New groundbreaking findings in taste, smell and chemical irritation
Sarasota, FL - Smell and taste play essential roles in our daily lives. The chemical senses serve as important warning systems, alerting us to the presence of potentially harmful situations or substances, including gas leaks, smoke, and spoiled food. Flavors and fragrances are also important in determining what foods we eat and the commercial products we use. The pleasures derived from eating are mainly based on the chemical senses. Thousands of Americans experience loss of smell or taste each year resulting from head trauma, sinus disease, normal aging and neurological disorders, such as brain injury, stroke and Alzheimer's disease. By providing a better understanding of the function of chemosensory systems, scientific and biomedical research is leading to improvements in the diagnoses and treatment of smell and taste disorders.
Among those contributing to advancements are members of The Association for Chemoreception Sciences (AChemS), which will be holding its 28th annual meeting in Sarasota, FL, April 26-30, 2006. AChemS consists of more than 800 members from 23 countries who are specialists in the chemical senses, smell, taste, and chemical irritation. In Sarasota, scientists are presenting their latest research findings on topics ranging from molecular biology to the clinical diagnosis and treatment of smell and taste disorders. The 2006 meeting is featuring presentations of new research findings, special symposia, and workshops (see Preliminary Program) sponsored by AChemS, corporations, and the National Institutes of Health. On Wednesday, April 26th, at 10:00 A.M., AChemS members will present an educational outreach program for local elementary and high school students at the GWIZ Science Center. The opening, guest lecture, which will begin at 8:30 pm, will be presented by Dr. John Dowling, from Harvard University. The title is "Fishing for Novel Genes" (see below).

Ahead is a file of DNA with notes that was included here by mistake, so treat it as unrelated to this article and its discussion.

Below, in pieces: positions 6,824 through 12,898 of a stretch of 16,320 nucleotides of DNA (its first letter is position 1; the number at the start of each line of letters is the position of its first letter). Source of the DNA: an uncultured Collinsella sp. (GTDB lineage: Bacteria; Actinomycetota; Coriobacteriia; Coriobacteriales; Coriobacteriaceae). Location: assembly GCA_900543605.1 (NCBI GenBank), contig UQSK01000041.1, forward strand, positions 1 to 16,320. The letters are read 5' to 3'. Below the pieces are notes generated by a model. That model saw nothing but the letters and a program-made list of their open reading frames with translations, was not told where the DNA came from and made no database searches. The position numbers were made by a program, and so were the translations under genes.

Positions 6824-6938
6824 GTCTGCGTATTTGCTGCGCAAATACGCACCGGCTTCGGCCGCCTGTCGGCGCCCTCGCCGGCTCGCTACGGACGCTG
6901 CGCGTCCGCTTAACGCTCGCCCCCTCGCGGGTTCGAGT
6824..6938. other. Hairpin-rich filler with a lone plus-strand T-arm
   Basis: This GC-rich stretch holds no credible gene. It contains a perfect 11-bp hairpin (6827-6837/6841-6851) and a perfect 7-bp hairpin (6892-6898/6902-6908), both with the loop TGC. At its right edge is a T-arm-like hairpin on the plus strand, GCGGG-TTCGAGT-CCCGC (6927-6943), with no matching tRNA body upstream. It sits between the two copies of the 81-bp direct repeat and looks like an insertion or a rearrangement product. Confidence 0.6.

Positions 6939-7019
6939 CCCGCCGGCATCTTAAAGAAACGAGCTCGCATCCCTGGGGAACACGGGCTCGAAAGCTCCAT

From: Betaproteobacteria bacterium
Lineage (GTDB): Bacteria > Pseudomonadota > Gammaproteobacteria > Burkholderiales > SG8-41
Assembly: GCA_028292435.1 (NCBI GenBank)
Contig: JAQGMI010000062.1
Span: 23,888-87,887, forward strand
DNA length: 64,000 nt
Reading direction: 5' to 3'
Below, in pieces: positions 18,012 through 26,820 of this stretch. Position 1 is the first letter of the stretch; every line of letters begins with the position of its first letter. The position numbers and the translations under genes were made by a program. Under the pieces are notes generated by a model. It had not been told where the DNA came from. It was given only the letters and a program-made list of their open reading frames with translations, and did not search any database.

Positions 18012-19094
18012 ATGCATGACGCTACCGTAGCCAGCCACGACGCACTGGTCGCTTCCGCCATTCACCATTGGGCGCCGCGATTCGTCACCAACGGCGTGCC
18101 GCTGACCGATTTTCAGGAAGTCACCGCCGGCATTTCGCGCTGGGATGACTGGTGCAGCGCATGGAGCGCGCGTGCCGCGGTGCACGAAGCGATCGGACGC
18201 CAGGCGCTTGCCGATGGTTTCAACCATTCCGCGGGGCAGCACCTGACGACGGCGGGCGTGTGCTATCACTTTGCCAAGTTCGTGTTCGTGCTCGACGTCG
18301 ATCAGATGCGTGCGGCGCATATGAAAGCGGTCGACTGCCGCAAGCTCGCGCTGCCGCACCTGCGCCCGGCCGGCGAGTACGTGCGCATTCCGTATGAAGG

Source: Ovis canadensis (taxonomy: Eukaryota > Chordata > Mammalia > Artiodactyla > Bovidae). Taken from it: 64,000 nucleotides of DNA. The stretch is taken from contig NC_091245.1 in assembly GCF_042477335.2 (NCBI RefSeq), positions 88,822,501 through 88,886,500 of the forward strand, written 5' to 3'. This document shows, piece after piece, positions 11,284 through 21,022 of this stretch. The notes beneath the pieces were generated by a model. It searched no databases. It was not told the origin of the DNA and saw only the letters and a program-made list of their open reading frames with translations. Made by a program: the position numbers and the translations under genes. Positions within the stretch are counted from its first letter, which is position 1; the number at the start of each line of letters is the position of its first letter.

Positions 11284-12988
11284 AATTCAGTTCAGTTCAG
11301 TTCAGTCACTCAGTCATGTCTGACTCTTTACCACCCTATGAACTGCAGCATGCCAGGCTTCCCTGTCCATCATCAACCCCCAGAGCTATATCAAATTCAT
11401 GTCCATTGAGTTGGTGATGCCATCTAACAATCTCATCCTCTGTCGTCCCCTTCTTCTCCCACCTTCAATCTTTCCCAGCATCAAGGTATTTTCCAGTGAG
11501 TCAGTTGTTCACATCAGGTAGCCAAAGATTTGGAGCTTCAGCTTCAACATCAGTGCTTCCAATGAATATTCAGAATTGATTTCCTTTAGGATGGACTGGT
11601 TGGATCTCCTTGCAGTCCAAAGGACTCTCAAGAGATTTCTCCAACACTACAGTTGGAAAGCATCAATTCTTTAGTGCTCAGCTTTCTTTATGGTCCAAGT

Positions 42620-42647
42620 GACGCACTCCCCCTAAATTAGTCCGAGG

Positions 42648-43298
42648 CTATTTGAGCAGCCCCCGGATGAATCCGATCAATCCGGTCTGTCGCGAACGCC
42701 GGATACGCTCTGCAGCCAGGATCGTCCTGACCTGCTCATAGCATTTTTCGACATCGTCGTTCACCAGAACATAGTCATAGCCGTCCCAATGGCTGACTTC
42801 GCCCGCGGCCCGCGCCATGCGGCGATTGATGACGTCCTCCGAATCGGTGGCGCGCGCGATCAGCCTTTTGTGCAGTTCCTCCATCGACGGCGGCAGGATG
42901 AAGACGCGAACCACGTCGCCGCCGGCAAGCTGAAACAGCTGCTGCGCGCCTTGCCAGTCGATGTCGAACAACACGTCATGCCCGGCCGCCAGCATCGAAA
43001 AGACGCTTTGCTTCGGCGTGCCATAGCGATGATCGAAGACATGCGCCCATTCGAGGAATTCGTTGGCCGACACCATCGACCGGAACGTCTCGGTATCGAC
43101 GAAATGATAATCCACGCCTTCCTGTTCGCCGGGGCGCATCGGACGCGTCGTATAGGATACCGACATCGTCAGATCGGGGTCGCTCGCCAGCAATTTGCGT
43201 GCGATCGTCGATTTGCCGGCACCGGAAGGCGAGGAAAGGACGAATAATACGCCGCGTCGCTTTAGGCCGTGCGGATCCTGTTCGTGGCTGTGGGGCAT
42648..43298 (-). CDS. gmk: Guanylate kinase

Additionally, there will be eight, special-subject symposia and two workshops. Throughout the five-day meeting there will be over 500 research presentations by AChemS scientists from around the world (for details see Complete List of Abstracts).
Some new findings to be presented at the meeting include (clich the lead in to read more details):
- What possibly can mutant zebrafish tell us about visual and other behaviors -- Zebrafish exhibit robust light responses after 4 days of development, making them ideal for the genetic analysis of vision. Behavioral tests can uncover visual system mutations that yield totally, partially and color blind fish as well as fish that demonstrate retinal degenerations resembling human diseases. Other behaviors can also be elicited in zebrafish and hold promise for genetic analysis.
- Special Symposium -- Industry and academic scientists nose to nose (and in impeccable taste) -- Flavor and fragrance scientists perform miracles of sensory delight to sell their bottled magic. But they often have to work by rule of thumb and long experience. Academic scientists have the time to work out the basic science behind the miracle. Bringing practice and theory together benefits both and just makes sense.
- One source of obesity? Foods taste better to the obese! -- Obese individuals like food more than do individuals of normal weight. The cause is unknown, but helps dispel the myth that the obese just lack willpower.
- Living in an enriched environment helps produce new neurons and get smarter! The adult cricket brain keeps producing new neurons throughout life. Sensory and social stimuli enhance neurogenesis while suppression of neurogenesis leads to defects in learning. Results suggest that an enriched environment promotes neurogenesis, which, in turn improves learning and memory.
- From sweet to heat! One molecule - two perceptions -- Food flavors and the sweetener saccharin activate the transient receptor potential vanilloid subtype 1 (TRPV1) channel Taste trumps smell in taste-odor mixtures -- When tastes and smells are mixed, as they are in most foods, tastes may dominate the flavor. People more accurately identify the tastes of salt and sugar (92% correct) than the smells of rose and vanilla (62% correct) in taste-odor pairs, even when the taste of salt is weakened.